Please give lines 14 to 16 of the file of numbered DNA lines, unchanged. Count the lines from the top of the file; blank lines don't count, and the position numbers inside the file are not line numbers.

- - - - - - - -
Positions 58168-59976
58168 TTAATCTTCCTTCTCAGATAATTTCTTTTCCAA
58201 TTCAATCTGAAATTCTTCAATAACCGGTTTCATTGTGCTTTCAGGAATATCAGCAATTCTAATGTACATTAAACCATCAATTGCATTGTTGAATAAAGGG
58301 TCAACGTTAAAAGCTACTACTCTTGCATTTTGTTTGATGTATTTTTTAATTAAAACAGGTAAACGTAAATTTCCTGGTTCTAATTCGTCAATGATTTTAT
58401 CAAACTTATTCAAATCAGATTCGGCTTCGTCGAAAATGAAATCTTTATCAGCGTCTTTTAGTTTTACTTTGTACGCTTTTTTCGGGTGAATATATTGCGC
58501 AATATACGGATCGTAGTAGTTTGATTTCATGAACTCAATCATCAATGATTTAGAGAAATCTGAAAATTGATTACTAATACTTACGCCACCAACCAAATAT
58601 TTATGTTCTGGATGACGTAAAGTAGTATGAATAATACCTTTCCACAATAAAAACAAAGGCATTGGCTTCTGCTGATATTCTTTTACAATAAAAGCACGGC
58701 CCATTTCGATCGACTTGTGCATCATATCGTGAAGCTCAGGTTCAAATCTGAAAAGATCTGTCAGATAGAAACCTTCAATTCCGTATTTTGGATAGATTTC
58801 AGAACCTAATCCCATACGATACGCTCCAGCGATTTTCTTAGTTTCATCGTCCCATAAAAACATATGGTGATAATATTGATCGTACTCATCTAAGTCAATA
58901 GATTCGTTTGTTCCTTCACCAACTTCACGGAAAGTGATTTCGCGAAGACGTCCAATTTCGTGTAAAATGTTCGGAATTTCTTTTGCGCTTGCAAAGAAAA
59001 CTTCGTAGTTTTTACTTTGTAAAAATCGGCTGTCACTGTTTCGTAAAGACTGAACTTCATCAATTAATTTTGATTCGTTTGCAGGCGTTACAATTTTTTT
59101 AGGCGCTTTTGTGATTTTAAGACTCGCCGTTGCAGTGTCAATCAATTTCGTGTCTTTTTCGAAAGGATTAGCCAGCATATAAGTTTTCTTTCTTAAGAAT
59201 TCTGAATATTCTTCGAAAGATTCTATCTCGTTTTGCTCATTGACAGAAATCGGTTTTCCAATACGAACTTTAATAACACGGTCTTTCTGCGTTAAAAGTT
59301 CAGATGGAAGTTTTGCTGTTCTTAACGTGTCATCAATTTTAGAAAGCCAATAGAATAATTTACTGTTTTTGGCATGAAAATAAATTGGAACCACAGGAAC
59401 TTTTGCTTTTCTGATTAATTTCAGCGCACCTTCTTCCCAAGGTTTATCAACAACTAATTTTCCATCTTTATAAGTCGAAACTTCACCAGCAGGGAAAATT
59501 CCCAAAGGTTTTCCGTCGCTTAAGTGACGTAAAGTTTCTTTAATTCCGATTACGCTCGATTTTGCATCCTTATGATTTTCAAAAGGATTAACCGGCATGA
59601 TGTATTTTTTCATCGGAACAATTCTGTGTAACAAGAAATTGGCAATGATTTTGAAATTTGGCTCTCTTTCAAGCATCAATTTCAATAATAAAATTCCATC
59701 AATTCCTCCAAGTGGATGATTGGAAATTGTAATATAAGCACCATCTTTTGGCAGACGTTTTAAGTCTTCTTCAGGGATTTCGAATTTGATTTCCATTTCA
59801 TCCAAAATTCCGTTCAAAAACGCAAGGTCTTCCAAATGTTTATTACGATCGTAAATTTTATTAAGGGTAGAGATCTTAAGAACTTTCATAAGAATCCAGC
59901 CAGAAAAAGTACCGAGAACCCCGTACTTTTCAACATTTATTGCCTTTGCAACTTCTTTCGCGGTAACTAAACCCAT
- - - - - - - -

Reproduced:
59301 CAGATGGAAGTTTTGCTGTTCTTAACGTGTCATCAATTTTAGAAAGCCAATAGAATAATTTACTGTTTTTGGCATGAAAATAAATTGGAACCACAGGAAC
59401 TTTTGCTTTTCTGATTAATTTCAGCGCACCTTCTTCCCAAGGTTTATCAACAACTAATTTTCCATCTTTATAAGTCGAAACTTCACCAGCAGGGAAAATT
59501 CCCAAAGGTTTTCCGTCGCTTAAGTGACGTAAAGTTTCTTTAATTCCGATTACGCTCGATTTTGCATCCTTATGATTTTCAAAAGGATTAACCGGCATGA